I admit upfront, I'm the relative most likely to be groaned at over the solstice holidays, as I default to practical rather than fashionable gifts. Try as I might, when out shopping, I drift past the trendy stuff right into the 'ooh look, a car safety kit!' every time. And then I wrap them in re-usable shopping bags and/or trash bags (my family thought this was deplorable until they acknowledged the trash bags could be used to clean up all the festive wrapping debris as we went. Hence I am SMRT. Boring but SMRT).
That bias and the idea that geeky is 'a feature not a bug' leads me to suggesting a couple of gifting ideas that might interest girls of today and help them build 'community' that was lacking in my (pre-cable tv, let alone before the internets aka the PaleoRollingStones Age) day.
First, CAGIS. Started by an adolescent girl, the "Canadian Association of Girls In Science" is growing across the country and has a definite online community for those in more rural areas.
Second, (and what would geeks be without enough books to add several R-factors of insulation to a residence) "Math Doesn't Suck" by Danica McKellar.
Yeah, I know, a *math* book. What sort of grinch am I? All I can say is math underpins all the other sciences, especially when you start into formulas. It's the intellectual fulcrum upon which you can lever the world (and cosmos) - and we're still being told that women can't do it because they're women (except of course when we're being told that girls are 'outdoing' boys in school because boys are being tortured by having to 'submisively' pay attention to instructors - never mind that when it was boys only in historical schools, they had to 'submissively' pay attention to the 10th factor /rant)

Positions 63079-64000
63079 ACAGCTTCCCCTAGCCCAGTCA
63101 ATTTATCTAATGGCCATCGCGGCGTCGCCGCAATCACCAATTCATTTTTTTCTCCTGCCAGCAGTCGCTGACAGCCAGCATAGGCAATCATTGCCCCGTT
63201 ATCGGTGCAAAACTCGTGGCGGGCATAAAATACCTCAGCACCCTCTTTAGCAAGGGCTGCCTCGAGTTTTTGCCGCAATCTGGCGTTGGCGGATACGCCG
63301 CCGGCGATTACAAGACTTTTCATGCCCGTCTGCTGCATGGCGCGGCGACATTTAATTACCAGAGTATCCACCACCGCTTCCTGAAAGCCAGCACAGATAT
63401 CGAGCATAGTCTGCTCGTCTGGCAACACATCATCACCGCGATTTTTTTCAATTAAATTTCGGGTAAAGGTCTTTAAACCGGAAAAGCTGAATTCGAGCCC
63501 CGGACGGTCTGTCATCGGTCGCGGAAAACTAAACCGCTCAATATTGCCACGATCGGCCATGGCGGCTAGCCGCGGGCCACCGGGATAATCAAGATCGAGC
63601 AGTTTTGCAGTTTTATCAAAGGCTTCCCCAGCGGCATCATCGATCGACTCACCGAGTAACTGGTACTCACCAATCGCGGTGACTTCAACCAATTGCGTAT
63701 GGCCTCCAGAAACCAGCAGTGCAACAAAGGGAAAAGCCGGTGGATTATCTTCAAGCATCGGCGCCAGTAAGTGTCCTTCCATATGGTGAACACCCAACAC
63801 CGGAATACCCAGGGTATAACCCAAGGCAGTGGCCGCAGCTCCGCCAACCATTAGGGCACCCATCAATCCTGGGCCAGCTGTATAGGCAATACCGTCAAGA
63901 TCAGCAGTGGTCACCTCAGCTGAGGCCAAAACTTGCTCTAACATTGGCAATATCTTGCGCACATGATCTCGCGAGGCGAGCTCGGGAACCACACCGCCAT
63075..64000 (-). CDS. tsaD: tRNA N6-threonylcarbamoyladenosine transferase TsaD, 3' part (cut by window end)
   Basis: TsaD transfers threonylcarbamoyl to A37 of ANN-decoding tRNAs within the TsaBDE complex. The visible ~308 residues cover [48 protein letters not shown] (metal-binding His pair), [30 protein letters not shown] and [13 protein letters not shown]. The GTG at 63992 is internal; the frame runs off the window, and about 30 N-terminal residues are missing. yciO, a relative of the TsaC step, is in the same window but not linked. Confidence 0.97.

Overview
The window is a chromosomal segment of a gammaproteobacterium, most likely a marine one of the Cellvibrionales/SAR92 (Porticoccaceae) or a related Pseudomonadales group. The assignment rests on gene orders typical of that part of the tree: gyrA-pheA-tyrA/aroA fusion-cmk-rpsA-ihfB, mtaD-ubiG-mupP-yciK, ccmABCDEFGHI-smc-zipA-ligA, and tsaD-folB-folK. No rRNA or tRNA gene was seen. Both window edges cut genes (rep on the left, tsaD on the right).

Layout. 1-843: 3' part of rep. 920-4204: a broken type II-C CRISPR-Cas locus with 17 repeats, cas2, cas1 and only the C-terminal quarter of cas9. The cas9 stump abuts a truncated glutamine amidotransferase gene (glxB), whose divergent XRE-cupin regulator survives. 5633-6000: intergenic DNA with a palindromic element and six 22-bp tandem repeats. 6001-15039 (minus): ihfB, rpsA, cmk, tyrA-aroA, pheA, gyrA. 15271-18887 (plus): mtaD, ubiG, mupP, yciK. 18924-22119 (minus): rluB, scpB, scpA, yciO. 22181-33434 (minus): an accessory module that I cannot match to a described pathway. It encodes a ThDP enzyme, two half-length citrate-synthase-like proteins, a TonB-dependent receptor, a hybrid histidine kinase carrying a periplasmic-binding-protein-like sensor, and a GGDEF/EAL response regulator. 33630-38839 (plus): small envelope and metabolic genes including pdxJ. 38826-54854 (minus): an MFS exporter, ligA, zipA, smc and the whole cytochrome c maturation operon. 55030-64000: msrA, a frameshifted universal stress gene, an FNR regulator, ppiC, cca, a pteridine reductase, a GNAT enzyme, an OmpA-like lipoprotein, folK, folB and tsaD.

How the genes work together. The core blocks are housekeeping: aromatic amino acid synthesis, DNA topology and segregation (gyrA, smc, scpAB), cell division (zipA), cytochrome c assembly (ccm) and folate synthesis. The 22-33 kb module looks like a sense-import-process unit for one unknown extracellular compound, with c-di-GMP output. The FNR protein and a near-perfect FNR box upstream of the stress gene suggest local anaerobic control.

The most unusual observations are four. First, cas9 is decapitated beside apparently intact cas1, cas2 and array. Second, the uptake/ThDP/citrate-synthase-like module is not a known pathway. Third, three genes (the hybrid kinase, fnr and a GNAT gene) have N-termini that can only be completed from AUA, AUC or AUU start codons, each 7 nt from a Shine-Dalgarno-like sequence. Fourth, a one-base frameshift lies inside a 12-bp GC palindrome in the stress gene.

Now, I'm biased again because I would have killed for better math instruction in high school. I know my math skills fell off once we hit formulas and the available teachers were...not helpful. Head pats do not an intellect make.
For bonus feminazi points, this is not only a 'how-to' book but the offer of a kewl role model to girls at the vulnerable phase of adolescence where the social bombardment to defer to boys is amped to 11. The math tutoring in the book certainly can help boys as well, so long as they're not dissuaded from accepting a woman's story and authority on the subject.
So, anyway, a couple of (I hope you will thank me later) grrl power gifts available out there. Any other suggestions from the DJ! crew?
(edited for archimedean references. math might be the fulcrum upon which you use the lever of science to move the world.)